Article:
Among all the versions of “Statue of a Fool,” Jack Greene’s 1969 recording was the most successful.
His rendition received a massive response at the time from listeners resulting in a #1 listing on the Billboard Hot Country Songs chart.
Greene's version held its rightful place at the top of the charts but 20 years later my personal favorite remains the Statue of A Fool cover by Ricky Van Shelton.
In 1989 the song was re-released as part of Ricky Van Shelton's album "RVS III. The song used an illustration of a fool in reference to a man who let the love of his life slip away. Shelton's cover version peaked at #2 on the charts. The song was so popular it remained on the charts for 26 weeks and an additional 2 weeks in the runner-up spot.
The song was centered around the emotion of regret for wasting his chance of spending the rest of his life with the woman he loved. Along with regret was a deep sadness mixed with internal thoughts and memories of a man who has been fool enough to make the biggest mistake of his life.
As you listen to the song pay close attention to the studio session players, especially Barry Beckett on the piano. Without session players many hit songs would never see the top forty. Ricky Van Shelton's vocal delivery proves again that he can churn out a heartfelt ballad and the session players blend perfectly with his solid performance. You can really hear the emotion behind this song when Ricky sings it, and how beautifully sad this song really is.
The song concludes on a statue erected to stand high for everyone to know and be reminded not to imitate the "fool."
Statue of A Fool is credited to Jan Crutchfield and released by Jack Greene in 1969.
According to Genna Sapia-Ruffin, girlfriend of David Ruffin, former member of The Temptations, Ruffin wrote and originally released the song on a 78 RPM in 1958, when he was recording under the name "Little Eddie Bush." However, as he was only seventeen years old at that time, later covers of the song gave writing credits to Jan Crutchfield.
Genna Sapia-Ruffin said this information is listed on page 251 of her book, A Memoir: David Ruffin - My Temptation.
Ruffin re-recorded the song in 1975 for the album Who I Am, with his name unchallenged as the sole writer.
If you look on Discogs.com you will see the album listed. On the reverse side is a listing of the songs and the songwriter. David Ruffin's name is listed as songwriter under the song "Statue of A Fool."
RVS III is the third album by country music artist by Ricky Van Shelton.
The singles released from the album were “Statue of a Fool” (#2), “I’ve Cried My Last Tear for You”(#1), “I Meant Every Word He Said” (#2), and “Life’s Little Ups and Downs” (#4).
The album was certified platinum by the RIAA on April 8, 1991. According to Allmusic.com Barry Beckett was the piano player on Shelton's RVS III album.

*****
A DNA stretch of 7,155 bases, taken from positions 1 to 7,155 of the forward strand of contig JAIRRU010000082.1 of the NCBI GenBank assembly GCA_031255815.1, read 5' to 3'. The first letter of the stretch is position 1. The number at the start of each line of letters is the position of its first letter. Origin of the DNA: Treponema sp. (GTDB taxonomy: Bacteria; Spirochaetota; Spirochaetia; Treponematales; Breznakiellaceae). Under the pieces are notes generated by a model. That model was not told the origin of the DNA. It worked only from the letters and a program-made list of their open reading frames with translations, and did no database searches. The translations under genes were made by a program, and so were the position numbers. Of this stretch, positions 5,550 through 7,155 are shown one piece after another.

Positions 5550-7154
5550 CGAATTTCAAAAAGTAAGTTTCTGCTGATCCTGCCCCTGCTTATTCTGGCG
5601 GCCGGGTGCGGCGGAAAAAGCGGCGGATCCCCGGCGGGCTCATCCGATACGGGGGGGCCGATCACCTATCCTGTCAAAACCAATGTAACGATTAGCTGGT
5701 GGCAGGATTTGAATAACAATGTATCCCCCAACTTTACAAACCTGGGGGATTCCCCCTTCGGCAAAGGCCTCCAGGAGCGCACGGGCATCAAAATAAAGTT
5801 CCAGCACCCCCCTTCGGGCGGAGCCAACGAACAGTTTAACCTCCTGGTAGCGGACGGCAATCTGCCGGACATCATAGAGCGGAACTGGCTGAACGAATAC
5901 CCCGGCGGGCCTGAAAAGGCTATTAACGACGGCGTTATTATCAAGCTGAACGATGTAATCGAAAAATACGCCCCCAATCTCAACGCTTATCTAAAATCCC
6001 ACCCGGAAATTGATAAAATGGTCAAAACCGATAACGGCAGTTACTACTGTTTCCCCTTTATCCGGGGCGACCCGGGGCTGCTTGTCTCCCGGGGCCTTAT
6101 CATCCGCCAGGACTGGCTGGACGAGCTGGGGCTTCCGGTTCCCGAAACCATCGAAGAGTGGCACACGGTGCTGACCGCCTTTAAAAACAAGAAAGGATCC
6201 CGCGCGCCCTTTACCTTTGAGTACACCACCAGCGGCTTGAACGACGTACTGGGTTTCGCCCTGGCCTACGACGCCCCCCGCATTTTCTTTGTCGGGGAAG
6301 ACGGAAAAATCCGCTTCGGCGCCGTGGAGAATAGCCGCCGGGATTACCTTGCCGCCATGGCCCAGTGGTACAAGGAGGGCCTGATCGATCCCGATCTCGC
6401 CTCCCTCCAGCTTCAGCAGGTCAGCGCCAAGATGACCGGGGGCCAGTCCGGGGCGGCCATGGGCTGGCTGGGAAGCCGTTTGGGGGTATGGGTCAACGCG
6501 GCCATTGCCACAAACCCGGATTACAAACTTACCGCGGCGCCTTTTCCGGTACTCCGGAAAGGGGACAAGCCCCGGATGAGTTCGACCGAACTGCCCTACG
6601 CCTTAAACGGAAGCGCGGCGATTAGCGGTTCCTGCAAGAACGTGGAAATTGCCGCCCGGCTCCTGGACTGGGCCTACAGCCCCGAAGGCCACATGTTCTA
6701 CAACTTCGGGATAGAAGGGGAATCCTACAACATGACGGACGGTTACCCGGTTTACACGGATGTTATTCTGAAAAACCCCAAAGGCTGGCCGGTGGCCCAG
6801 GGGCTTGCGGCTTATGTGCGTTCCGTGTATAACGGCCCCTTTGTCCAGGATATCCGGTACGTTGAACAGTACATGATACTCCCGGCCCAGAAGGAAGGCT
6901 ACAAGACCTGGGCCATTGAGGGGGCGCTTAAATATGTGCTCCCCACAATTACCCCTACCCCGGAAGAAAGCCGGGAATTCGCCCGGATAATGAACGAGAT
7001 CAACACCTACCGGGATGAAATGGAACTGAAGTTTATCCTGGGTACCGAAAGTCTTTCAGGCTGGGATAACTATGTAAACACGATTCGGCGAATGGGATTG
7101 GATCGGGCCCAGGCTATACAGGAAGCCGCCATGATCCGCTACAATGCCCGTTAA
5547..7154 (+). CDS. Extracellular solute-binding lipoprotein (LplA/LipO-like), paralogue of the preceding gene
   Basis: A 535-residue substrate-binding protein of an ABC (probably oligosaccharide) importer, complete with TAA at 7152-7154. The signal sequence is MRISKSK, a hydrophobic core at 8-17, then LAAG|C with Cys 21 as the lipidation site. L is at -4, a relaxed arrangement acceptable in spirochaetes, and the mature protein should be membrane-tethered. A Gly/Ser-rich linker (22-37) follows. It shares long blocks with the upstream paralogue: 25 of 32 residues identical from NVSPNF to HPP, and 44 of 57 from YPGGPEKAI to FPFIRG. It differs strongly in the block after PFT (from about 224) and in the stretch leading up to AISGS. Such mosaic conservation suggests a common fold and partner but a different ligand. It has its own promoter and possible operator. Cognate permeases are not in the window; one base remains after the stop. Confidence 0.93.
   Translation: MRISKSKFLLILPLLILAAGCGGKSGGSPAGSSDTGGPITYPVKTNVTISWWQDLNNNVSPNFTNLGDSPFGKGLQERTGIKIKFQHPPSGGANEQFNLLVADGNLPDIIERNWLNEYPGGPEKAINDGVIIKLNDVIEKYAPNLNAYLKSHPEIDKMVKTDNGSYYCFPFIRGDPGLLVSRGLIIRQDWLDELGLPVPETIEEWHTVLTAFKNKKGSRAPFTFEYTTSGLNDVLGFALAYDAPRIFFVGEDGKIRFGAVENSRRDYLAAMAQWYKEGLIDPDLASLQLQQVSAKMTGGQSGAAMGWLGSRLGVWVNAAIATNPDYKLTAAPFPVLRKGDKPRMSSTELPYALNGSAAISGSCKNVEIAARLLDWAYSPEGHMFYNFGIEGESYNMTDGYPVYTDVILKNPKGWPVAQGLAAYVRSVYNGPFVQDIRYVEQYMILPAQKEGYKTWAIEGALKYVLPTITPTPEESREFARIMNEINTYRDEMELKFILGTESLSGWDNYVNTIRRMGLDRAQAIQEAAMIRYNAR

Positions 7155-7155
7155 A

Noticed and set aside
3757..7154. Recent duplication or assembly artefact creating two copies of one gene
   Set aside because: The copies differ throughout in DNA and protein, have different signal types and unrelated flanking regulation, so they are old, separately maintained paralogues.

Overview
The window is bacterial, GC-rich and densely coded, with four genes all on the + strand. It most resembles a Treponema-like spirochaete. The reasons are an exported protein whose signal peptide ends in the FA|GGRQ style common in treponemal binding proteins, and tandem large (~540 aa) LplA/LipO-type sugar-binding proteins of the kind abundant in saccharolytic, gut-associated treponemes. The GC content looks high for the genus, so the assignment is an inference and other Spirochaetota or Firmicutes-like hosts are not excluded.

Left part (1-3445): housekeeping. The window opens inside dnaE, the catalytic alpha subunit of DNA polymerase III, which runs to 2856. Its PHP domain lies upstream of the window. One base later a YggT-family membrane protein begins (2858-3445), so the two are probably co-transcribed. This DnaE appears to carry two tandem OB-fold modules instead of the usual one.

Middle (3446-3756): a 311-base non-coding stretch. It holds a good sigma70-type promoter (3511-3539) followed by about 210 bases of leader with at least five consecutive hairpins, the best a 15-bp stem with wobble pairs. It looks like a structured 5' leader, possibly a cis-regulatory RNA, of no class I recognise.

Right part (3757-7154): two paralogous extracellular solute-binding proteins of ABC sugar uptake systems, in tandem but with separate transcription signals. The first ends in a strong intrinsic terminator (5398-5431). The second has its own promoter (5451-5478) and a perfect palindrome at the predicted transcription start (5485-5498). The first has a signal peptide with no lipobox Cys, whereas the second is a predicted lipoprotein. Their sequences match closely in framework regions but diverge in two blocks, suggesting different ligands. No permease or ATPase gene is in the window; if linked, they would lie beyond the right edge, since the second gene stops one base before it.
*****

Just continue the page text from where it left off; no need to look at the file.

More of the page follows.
Record producer and keyboard player Barry Beckett was involved in many classic singles and albums from the 1960s to the 1990s in a variety of genres but especially rhythm'n'blues, Southern soul, rock and country music. Starting out as a session musician at Rick Hall's FAME studios in Muscle Shoals, Alabama in 1967, he teamed up with drummer David Hawkins, bassist David Hood and rhythm guitarist Jimmy Johnson to form the Muscles Shoals Rhythm Section.
Beckett didn't read music and played everything by ear but his distinctive piano and organ flourishes were an integral part of many timeless records. He saw the keyboards as "a very transparent instrument. It's very easy to come up with a mood on a track."
It was around 1969, Atlantic Records, their main client at the time, advanced them the funds to install an eight-track and then a 16-track console in an old casket factory and Muscle Shoals Sound Studios thrived at 3614 Jackson Highway, Sheffield, Alabama. From there everything music wise just got better.
American keyboardist, session musician, record producer, and studio founder, Barry Edward Beckett died on June 10, 2009. He was 66.
The song brings back some seventies night clubbing memories from the Hamilton-Cincinnati area where I grew up when you could not enter a night-club, roadhouse, or even a neighborhood bar without hearing this song playing on a Jukebox or with a live band.
Statue of A Fool was a #1 song for Jack Greene in 1969 and twenty years later was a #2 Country song for Ricky Van Shelton.
Ricky's cover also reached #1 on the Canadian RPM Country Tracks the same year while Green's original only charted #3 back in '69.
Enjoy this great tear-jerker by a premier talent and if you've never heard Ricky sing "From a Jack to a King," I believe he also does that song better than the original. Just my opinion.
Statue of A Fool - Vinyl Record Memories
Recorded 1958 by David Ruffin.
Written by David Ruffin?
Recorded 1969 by Jack Greene
Written by Jan Crutchfield?
Recorded 1989 by Ricky Van Shelton
Somewhere there should be for all the world to see
A statue of a fool made of stone
The image of a man who let love slip through his hands
And then just let him stand there all alone
And there on his face a gold tear should be placed
To honor the million tears he's cried
And the hurt in his eyes would show so everyone would know
That concealed is a broken heart inside
So build a statue and oh build it high so that all can see
Then inscribe the World's Greatest Fool...
and name it after me...
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